|Thursday, 29 December 2011||INDEX|
A new type of search engine
|Imagine everything you have ever been told about the internet in general and search engines in particular. Then reverse it.
This is a counter intuitive idea, yet when I explain it, people always say it must exist already. Perhaps it does, but I haven't come across it.
Information they say wants to be free and perhaps it does but advertisers want different values placed on different types of information: so free means different things at different places.
Let's put it this way, but it is only one of millions of potential examples, suppose you are looking for orange Egyptian cotton sheets in Ebay, you can find them but it is a very tedious process. These are standard high street products but you will have to wade through enormous quantities of stuff you are not interested in at all (pillow cases, polycotton sheets, which is probably not cotton at all and a lot of other stuff as well, almost none of it coming from Egypt).
Ebay probably tries its best to serve people who want to buy the goods offered via its service, but I believe internet traders attempt as hard as they can to compete on anything but price. In other words they hope that you may forget what you are looking for and instead click to buy their offerings on impulse. There seems to be no other conceivable reason for the fact that many of the entries are virtually identical, as if the search engine had been stuffed in order to crowd out low priced competition.
It's the same story with Google and other search engines. Googlewhacking is the name given to the process of entering search terms into google - often two words - with the aim of finding a search with just one result on Google. There is a word for this phenomenon because it is so rare. Many searches will give you millions of results. It is said that you can even get billions of results if you enter a term like if!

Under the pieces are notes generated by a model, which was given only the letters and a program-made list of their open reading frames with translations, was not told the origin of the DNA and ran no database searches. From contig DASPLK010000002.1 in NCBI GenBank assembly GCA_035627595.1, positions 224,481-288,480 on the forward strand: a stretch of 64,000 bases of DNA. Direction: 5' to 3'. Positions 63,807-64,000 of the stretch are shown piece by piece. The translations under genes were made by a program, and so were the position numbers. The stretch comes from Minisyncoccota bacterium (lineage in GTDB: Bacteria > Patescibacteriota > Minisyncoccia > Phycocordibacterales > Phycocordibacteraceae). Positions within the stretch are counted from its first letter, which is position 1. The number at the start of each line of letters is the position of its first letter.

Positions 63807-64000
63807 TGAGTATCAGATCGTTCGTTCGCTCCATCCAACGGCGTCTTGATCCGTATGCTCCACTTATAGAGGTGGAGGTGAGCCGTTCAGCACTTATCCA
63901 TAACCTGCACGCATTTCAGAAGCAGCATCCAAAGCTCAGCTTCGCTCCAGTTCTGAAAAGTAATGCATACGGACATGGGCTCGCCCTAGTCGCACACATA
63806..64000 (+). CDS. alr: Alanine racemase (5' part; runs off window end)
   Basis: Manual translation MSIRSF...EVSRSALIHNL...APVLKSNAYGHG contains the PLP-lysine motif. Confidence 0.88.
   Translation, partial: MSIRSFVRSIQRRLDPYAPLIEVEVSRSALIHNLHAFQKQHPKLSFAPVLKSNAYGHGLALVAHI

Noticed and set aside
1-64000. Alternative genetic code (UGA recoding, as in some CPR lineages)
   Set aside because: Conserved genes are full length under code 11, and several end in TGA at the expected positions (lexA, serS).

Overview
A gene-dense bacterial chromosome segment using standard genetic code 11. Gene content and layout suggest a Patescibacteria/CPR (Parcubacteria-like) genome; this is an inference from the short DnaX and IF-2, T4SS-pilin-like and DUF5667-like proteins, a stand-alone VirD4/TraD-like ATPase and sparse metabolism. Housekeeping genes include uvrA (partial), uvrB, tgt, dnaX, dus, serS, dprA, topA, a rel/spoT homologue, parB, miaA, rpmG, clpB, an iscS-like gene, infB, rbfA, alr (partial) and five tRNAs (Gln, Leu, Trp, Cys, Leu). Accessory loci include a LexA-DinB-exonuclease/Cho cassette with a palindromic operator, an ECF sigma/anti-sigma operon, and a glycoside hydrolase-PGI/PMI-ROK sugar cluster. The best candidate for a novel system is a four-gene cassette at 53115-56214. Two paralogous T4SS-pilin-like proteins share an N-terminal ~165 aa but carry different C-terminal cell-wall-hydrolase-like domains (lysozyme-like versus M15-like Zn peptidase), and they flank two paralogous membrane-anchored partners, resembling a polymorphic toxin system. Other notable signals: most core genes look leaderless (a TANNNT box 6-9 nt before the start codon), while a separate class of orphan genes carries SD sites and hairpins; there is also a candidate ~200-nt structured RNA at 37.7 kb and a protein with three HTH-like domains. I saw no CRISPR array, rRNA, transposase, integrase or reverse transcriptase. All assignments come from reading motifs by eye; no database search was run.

So far as most of these searches are concerned the results are of little value to anyone except the advertisers, reminding one of the old adage, he who pays the piper calls the tune!
So is the internet doomed to sink into a commercially driven miasma? Unfortunately, it probably is and, of course, this has driven the creation of selective search engines and web sites that catalogue related information. It's also possible to refine the way you search but fundamentally so long as the advertisers are paying it's never going to be a level playing field. If it was they wouldn't pay!
From a consumer's point of view this is all pretty depressing. Just as the internet really takes off as a commercial forum and high street stores start to feel the competition, consumers begin to find it almost impossible to discover what they really want.
So there is a huge unmet demand for an intelligent search engine and at the same time there is a vast amount of extremely cheap untapped intelligence: About three billion people (half the world's population), live on less than $2.5 a day. Source: http://www.globalissues.org/article/26/poverty-facts-and-stats
It's hard to avoid watching techy or third world development tv programmes without seeing stories of African towns, or sometimes whole African countries, aiming to be internet hot spots. But what exactly are they supposed to do with the internet (apart from attempting to obtain the bank account details of people who believe they are about to get $100million from some phoney source)?